by Mike Nordby on Sep 10, 2018
When shopping for insurance, you want to receive the most value for your money. This means you need to hire an agent who has your best interests — not their own bottom line — at heart. The key to finding an agent who'll always do what's most favorable for you is to understand the differences between the two main types — independent and captive agents — and know which type will steer you in the right direction. Here's what you need to know.
Captive agents work for one insurance company and are limited to selling the policies of that particular company. This means that they have thorough knowledge of company-specific insurance policies, but can't assist you if you don't need or qualify for those policies.
They usually receive a salary and commission, or just commission. They may be hired as full-time employees or independent contractors with the company; if they're independent contractors, they typically receive reimbursement for their expenses.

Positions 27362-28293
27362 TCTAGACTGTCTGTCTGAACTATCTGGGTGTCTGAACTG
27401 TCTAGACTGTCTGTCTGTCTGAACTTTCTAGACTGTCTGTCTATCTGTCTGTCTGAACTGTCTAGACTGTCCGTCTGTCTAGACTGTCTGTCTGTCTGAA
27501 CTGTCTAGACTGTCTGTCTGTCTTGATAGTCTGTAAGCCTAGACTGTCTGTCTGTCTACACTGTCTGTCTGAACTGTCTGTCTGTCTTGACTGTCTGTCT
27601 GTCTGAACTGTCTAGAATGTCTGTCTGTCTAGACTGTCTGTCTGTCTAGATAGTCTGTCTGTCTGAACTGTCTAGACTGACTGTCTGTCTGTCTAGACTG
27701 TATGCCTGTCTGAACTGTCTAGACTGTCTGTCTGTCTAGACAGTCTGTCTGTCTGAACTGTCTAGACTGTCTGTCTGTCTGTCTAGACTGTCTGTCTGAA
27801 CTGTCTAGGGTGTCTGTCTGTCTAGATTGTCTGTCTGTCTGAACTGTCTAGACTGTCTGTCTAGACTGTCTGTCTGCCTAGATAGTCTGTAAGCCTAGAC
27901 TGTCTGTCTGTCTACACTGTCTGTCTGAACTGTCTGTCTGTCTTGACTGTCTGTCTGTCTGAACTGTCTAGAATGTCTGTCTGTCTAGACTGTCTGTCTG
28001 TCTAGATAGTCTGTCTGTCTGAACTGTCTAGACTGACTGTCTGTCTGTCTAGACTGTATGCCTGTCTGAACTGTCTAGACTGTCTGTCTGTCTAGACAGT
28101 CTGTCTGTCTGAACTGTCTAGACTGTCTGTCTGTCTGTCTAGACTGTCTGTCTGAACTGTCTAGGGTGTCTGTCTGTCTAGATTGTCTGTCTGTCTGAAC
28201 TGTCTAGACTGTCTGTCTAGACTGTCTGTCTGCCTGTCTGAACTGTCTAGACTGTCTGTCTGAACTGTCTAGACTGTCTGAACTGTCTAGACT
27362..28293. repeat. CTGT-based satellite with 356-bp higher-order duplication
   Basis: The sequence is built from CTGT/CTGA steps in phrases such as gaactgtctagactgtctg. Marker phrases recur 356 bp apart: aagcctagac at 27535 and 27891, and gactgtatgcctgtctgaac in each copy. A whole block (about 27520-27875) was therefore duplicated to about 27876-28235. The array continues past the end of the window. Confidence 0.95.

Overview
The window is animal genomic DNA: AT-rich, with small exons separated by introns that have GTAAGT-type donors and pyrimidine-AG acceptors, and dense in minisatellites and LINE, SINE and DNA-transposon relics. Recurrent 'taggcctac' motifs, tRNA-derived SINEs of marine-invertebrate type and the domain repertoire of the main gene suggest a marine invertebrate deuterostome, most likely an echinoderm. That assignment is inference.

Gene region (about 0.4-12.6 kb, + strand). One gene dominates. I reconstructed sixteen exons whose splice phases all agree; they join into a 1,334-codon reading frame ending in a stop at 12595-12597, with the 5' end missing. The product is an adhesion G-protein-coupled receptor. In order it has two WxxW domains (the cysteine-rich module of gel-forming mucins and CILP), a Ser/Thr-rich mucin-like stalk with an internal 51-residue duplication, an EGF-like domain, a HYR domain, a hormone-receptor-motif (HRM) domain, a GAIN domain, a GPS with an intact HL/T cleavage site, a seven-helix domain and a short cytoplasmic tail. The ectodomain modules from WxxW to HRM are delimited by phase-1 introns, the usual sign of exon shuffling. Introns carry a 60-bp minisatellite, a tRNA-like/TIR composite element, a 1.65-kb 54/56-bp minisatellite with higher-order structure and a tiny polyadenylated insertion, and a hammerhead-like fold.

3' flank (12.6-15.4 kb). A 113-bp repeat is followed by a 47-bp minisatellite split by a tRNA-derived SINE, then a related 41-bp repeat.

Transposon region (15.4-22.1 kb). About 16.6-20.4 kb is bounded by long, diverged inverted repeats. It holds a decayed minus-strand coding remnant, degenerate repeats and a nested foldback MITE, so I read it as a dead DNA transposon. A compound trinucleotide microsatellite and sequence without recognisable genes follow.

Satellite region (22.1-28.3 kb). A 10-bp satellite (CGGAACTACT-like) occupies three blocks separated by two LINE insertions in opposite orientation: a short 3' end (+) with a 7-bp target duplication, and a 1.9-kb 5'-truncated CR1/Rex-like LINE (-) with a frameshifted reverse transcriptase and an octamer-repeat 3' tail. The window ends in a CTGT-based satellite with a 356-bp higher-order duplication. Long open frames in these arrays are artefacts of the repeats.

They may be encouraged to sell certain policies or meet certain sales quotas, and failure to hit targets can result in lower wages or job losses. This means that they may place pressure on you to purchase insurance you don’t want or need.
Independent agents sell policies provided by multiple insurance companies, offering you more choices of coverage and multiple price quotes. They aren’t considered employees of any one particular insurance company, and they receive the majority of their earnings through the commission of insurance policies sold.
Some independent agents are completely independent of a primary insurance company, but most report the majority of their business to one company. However, their independence and detailed knowledge of the market allows them to compare and sell policies offered by other insurance companies when their primary insurance company's policies don't meet your needs. Independent agents also evaluate the financial stability of the companies they work with, providing you with added peace of mind.